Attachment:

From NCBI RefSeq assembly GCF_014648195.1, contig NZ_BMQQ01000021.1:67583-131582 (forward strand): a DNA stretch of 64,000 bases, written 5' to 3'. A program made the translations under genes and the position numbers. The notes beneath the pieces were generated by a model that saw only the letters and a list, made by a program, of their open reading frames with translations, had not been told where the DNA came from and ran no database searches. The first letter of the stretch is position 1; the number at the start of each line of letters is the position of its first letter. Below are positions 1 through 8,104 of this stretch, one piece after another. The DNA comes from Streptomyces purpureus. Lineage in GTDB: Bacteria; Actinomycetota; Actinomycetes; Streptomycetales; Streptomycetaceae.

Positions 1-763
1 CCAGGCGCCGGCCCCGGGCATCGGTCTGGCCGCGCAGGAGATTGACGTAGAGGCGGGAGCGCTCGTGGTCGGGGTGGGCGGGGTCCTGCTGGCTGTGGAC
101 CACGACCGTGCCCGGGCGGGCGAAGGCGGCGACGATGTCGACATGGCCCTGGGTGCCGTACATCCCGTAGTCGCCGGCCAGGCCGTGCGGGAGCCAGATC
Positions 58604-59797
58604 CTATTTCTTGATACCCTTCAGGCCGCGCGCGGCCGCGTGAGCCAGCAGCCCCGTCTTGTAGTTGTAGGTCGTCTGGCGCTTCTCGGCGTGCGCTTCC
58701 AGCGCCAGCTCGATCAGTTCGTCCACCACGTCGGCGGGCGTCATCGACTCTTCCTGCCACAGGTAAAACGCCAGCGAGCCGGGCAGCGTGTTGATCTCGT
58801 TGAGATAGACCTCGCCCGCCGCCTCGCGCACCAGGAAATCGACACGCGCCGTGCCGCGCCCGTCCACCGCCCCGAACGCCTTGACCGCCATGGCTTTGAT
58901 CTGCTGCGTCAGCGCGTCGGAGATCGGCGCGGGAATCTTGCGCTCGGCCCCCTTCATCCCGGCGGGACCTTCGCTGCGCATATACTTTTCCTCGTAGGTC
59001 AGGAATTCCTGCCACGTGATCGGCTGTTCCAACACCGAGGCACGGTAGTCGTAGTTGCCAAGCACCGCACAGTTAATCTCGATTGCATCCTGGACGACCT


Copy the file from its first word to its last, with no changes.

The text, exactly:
From NCBI RefSeq assembly GCF_014648195.1, contig NZ_BMQQ01000021.1:67583-131582 (forward strand): a DNA stretch of 64,000 bases, written 5' to 3'. A program made the translations under genes and the position numbers. The notes beneath the pieces were generated by a model that saw only the letters and a list, made by a program, of their open reading frames with translations, had not been told where the DNA came from and ran no database searches. The first letter of the stretch is position 1; the number at the start of each line of letters is the position of its first letter. Below are positions 1 through 8,104 of this stretch, one piece after another. The DNA comes from Streptomyces purpureus. Lineage in GTDB: Bacteria; Actinomycetota; Actinomycetes; Streptomycetales; Streptomycetaceae.

Positions 1-763
1 CCAGGCGCCGGCCCCGGGCATCGGTCTGGCCGCGCAGGAGATTGACGTAGAGGCGGGAGCGCTCGTGGTCGGGGTGGGCGGGGTCCTGCTGGCTGTGGAC
101 CACGACCGTGCCCGGGCGGGCGAAGGCGGCGACGATGTCGACATGGCCCTGGGTGCCGTACATCCCGTAGTCGCCGGCCAGGCCGTGCGGGAGCCAGATC
Positions 58604-59797
58604 CTATTTCTTGATACCCTTCAGGCCGCGCGCGGCCGCGTGAGCCAGCAGCCCCGTCTTGTAGTTGTAGGTCGTCTGGCGCTTCTCGGCGTGCGCTTCC
58701 AGCGCCAGCTCGATCAGTTCGTCCACCACGTCGGCGGGCGTCATCGACTCTTCCTGCCACAGGTAAAACGCCAGCGAGCCGGGCAGCGTGTTGATCTCGT
58801 TGAGATAGACCTCGCCCGCCGCCTCGCGCACCAGGAAATCGACACGCGCCGTGCCGCGCCCGTCCACCGCCCCGAACGCCTTGACCGCCATGGCTTTGAT
58901 CTGCTGCGTCAGCGCGTCGGAGATCGGCGCGGGAATCTTGCGCTCGGCCCCCTTCATCCCGGCGGGACCTTCGCTGCGCATATACTTTTCCTCGTAGGTC
59001 AGGAATTCCTGCCACGTGATCGGCTGTTCCAACACCGAGGCACGGTAGTCGTAGTTGCCAAGCACCGCACAGTTAATCTCGATTGCATCCTGGACGACCT